The entries on the history of energy thought are distinctly weaker than those on the history of energy. The founder of mineral and energy economics, William Stanley Jevons, does not even make the index, although he is mentioned once in passing (2:129). Jevons’s The Coal Question (1865) did much more than pose the challenge of mineral extraction contra reproducible goods and services. The book explained why wind, biomass, geothermal, and hydro could not substitute for coal to power industrial society. Jevons also explained how improving energy efficiency increased overall usage over time. Jevons was the first to frame—and partially answer—the energy sustainability issues still debated today.
An entry on resource depletion by John Hartwick (1:771–779) does not consider whether “Hotelling rent” and other depletionist concepts are nonoperative. A better framework, Erich Zimmermann’s functional theory of mineral resources, which sees institutional change, not depletion, as shifting scarcity values, is not presented. The discipline of economic geography, ably summarized by Barry Solomon (2:25–34), also has much to offer in place of a macro depletion approach.
Some entries badly lack balance. Paul Epstein’s “Climate Change and Public Health: Emerging Infectious Diseases” is such an example. As Epstein fails to indicate, Paul Reiter of the Centers for Disease Control and Prevention (U.S. Department of Health and Human Services) vigorously challenged this alarmist position.
Advocacy of energy conservation as a substitute for growing production is prevalent in the encyclopedia. An essay on the history of modern energy conservation applauds S. David Freeman’s 1974 study for the Ford Foundation, A Time to Choose, and states (1:657), “Sadly, there remains a persistent struggle between advocates of energy supply and conservation advocates.” Freeman’s report had no supply-side strategy, and today environmentalists vigorously oppose resource development to increase energy prices and force conservation. No entry alludes to this strategy or suggests that energy sustainability might be better served by growing energy supply.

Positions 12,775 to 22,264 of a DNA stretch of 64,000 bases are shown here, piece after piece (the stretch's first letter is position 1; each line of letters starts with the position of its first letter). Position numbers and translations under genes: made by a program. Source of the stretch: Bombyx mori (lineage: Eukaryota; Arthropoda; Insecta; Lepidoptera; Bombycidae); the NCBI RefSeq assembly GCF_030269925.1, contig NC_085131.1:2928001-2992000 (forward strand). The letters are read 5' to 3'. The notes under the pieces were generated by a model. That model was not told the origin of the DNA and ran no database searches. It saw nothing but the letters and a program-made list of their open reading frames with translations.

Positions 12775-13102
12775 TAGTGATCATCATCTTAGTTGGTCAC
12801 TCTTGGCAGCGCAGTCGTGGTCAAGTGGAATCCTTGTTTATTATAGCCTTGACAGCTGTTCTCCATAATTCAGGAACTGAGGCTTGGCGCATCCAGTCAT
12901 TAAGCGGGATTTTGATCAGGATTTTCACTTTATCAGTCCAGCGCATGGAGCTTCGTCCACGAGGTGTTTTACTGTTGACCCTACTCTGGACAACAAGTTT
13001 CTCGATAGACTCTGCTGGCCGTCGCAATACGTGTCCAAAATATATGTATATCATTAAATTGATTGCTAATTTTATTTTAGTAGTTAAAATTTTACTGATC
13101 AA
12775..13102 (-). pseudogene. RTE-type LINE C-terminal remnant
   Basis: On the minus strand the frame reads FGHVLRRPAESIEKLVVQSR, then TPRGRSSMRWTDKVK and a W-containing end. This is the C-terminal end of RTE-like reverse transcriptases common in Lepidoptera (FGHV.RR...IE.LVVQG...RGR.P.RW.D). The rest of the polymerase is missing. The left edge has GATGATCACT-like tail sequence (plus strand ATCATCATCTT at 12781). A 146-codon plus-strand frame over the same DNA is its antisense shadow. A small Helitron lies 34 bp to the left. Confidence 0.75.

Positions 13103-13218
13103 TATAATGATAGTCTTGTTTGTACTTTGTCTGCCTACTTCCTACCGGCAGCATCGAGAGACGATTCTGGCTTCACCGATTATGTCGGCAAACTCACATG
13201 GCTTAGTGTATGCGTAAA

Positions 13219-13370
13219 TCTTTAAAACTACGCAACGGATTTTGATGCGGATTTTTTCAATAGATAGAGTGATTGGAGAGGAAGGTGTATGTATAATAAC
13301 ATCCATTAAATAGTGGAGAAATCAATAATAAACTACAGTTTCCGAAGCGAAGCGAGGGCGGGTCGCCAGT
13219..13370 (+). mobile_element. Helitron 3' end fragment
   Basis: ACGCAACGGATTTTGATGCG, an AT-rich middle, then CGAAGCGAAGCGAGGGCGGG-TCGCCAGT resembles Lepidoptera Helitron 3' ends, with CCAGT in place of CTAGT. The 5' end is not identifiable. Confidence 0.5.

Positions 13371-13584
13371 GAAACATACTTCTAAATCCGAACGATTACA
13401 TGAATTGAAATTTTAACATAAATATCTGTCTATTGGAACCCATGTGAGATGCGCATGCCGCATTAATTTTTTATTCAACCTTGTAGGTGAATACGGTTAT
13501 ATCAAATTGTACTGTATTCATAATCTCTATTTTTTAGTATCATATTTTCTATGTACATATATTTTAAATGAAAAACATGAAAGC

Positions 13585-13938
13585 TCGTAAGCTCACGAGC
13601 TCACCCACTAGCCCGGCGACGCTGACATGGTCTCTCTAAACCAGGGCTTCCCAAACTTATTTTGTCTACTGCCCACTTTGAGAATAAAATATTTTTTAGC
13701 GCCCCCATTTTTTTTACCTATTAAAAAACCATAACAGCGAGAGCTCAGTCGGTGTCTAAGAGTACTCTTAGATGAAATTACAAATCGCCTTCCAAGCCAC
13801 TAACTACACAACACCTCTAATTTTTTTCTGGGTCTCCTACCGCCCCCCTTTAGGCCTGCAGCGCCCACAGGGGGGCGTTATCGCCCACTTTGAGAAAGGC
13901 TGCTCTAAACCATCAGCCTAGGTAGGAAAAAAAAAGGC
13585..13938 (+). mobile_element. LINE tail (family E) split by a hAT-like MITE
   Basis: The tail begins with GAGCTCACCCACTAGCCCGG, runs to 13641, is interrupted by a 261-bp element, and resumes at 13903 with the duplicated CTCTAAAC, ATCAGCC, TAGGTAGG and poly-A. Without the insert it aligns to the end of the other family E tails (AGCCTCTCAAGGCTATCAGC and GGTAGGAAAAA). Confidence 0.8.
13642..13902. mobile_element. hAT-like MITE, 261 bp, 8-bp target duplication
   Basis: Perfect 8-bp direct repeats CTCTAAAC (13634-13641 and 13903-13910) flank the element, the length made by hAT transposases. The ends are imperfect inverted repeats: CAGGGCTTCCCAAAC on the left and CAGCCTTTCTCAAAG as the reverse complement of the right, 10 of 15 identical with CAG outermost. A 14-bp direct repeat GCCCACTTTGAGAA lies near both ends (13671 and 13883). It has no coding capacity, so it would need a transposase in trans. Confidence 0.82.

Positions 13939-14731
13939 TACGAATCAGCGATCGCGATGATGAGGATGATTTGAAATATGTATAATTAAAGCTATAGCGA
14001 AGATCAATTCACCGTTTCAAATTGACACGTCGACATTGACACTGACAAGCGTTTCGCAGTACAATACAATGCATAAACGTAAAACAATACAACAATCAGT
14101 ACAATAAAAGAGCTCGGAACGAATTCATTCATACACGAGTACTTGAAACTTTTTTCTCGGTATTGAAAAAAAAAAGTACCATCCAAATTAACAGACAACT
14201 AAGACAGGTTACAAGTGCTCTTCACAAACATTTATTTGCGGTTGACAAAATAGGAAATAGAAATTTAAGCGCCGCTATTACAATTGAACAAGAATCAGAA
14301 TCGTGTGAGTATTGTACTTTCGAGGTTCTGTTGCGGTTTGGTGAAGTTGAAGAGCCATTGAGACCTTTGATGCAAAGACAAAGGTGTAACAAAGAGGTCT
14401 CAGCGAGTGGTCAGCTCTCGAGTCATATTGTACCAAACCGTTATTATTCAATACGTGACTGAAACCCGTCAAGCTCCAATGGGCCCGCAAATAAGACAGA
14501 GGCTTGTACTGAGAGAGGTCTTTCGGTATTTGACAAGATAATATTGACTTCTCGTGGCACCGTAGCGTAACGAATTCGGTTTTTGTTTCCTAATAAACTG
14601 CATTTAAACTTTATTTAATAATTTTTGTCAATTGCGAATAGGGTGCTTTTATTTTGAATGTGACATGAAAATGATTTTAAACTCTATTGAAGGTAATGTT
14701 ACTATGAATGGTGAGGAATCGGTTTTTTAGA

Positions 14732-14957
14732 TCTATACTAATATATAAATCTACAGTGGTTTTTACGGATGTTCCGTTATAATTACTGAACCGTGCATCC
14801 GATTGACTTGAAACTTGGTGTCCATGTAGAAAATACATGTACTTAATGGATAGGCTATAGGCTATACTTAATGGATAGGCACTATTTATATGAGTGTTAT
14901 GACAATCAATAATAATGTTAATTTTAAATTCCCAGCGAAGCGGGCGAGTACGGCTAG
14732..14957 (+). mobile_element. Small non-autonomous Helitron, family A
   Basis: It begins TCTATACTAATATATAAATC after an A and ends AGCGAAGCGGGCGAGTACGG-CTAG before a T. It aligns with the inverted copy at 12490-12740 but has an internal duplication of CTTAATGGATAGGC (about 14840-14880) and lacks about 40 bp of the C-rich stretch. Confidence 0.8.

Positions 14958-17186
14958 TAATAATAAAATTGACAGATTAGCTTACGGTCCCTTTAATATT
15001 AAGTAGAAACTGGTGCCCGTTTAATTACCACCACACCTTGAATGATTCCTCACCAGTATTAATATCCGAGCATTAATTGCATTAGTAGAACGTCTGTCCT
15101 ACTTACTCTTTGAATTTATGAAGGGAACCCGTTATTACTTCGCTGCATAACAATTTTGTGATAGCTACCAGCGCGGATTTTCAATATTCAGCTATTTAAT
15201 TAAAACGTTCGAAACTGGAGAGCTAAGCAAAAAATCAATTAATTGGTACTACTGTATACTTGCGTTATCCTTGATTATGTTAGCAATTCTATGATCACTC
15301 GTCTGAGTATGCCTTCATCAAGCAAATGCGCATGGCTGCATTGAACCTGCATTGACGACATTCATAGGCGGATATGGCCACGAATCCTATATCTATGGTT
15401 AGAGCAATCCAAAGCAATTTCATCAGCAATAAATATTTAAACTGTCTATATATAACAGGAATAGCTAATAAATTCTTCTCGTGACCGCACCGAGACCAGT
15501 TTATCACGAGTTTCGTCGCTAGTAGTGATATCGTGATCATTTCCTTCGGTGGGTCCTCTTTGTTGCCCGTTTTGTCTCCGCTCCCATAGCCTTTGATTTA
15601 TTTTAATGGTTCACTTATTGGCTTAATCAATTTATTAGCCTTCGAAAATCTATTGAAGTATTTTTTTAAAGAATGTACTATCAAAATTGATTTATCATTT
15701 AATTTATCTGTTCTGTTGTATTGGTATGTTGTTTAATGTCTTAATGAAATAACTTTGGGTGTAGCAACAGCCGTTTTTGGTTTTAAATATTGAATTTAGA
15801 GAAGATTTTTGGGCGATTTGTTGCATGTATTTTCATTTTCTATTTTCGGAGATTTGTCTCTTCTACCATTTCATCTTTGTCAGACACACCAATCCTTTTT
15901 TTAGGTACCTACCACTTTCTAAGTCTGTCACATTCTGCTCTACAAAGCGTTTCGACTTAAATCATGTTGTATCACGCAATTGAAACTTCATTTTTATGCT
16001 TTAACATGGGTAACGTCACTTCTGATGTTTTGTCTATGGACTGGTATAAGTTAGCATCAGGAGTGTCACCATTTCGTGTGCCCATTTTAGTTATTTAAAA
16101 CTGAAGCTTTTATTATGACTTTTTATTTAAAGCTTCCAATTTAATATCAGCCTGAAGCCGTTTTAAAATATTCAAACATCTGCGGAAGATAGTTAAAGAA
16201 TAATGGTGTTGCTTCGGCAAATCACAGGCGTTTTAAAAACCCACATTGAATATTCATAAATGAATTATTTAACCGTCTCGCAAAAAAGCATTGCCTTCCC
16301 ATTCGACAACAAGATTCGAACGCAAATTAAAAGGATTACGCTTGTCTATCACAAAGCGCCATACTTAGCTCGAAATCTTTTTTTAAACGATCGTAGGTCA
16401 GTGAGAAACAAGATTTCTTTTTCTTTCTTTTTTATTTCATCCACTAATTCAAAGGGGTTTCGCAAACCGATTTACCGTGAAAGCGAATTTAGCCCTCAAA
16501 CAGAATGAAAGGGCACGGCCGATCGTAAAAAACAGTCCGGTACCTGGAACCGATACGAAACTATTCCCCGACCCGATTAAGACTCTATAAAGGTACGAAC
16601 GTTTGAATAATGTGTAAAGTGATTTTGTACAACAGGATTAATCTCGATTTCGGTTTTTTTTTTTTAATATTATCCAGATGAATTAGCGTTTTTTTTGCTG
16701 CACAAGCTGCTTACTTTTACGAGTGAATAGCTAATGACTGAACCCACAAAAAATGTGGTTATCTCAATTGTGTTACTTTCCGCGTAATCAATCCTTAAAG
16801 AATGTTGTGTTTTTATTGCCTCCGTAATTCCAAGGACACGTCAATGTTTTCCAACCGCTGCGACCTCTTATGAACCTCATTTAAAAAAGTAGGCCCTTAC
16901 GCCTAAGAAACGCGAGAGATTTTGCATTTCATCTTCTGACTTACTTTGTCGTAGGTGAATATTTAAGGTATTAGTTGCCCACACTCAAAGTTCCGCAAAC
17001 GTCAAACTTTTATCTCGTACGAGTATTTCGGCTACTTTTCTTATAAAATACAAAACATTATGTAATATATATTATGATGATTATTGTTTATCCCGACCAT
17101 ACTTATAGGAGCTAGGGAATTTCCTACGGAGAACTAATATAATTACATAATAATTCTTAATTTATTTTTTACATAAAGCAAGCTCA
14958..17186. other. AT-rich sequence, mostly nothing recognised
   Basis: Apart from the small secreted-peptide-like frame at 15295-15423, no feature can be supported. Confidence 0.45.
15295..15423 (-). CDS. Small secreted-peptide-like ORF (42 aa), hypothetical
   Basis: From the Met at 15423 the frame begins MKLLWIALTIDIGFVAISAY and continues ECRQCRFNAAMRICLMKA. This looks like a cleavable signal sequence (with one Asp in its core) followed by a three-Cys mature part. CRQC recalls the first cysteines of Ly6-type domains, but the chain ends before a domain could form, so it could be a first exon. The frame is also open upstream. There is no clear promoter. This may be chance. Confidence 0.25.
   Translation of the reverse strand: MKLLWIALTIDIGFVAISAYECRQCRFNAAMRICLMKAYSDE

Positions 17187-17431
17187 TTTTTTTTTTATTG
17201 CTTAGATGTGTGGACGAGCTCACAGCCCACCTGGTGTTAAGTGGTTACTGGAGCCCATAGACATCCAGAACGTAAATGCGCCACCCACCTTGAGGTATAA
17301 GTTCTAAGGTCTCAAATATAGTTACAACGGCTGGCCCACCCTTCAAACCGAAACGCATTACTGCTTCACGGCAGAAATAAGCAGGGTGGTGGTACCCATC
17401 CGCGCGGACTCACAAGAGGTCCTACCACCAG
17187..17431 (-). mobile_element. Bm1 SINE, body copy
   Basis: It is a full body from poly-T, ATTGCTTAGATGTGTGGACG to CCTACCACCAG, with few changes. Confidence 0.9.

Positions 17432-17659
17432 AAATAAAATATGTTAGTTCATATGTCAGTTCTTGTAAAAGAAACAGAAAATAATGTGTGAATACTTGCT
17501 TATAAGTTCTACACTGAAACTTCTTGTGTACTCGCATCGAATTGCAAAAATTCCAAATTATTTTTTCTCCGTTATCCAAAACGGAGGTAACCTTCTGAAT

An entry (2:437–57) on the history of energy service companies (ESCOs) is silent on the crash-and-burn experiences of mega-ESCOs such as Enron Energy Services and PG&E Energy Services. Conservationists were once ecstatic about energy outsourcing, which promised double-digit savings compared to business-as-usual. This turned out to be an accounting fiction that created profits on paper only. The lesson was that commercial and industrial customers were not as energy inefficient (or uninformed) as engineering studies, and some conservation gurus, suggested.
David Stern’s “Environmental Kuznets Curve” claims, contrary to many other studies, that the hypothesized negative correlation between wealth and environmental harms is mostly the result of inadequate statistical methods. “There may be an inverted U-shaped relation between urban ambient concentrations of some pollutants and income” (2:525), but he sees this as tentative at best.
The entries review the climate-science debate as if the science was settled, and the range of findings of climate models could be taken at face value. Major critics such as Richard Lindzen of MIT are ignored.
The incomplete view of climate science leads to a bigger problem—total neglect of the cost-benefit estimates of Yale University’s Robert Mendelsohn and other specialists regarding future anthropogenic warming. Their painstaking aggregation looking at water resources, sea level rise, energy costs, commercial fishing, outdoor recreation, timber, and agriculture concluded that benefits slightly exceed costs for the United States by the year 2100. Mendelsohn has estimated global costs and benefits to be about even on net, although there are winners and losers depending on location and economic system. The CO2 fertilization effect and relatively benign warming distribution are important in this result.
Surely the reader would want to know about the findings of this relatively new sub-discipline of applied economics.
Thomas Wälde stated in “International Energy Law and Policy” (3:557):
Sustainable development suffers from an imbalance: rhetoric overwhelms action, affirmation of moral values overwhelms implementation, and good intentions prevail over getting good results. Results can be achieved only if the “game” is properly understood.
This encyclopedia advertises itself as offering the reader the knowledge to understand the energy game. It does not. There is erroneous and incomplete information in many crucial areas. Whole entries are missing that provide the proverbial “rest of the story”.
The ideal energy encyclopedia should be shorter, cheaper, and better. It should present both sides of the energy sustainability debate and show more skepticism toward pessimism grounded in scientific maybes and economic illiteracy.
The encyclopedia’s foreword is more extreme than the entries. For example, it estimates (without attribution) that “permanent subsidies” for conventional energies are $250 billion (xxviii), while the estimate in the main body, still very high, is $100-200 billion (5:366).
The contributors invited by the new editor included the present writer (“Green Energy”), Richard Gordon (“Subsidies and Energy Costs”), Kenneth Green (“Air Pollution,” “Climate Effects”), Richard Stroup (“Environmental Economics’), and Ronald Sutherland (“Efficiency of Energy Use”).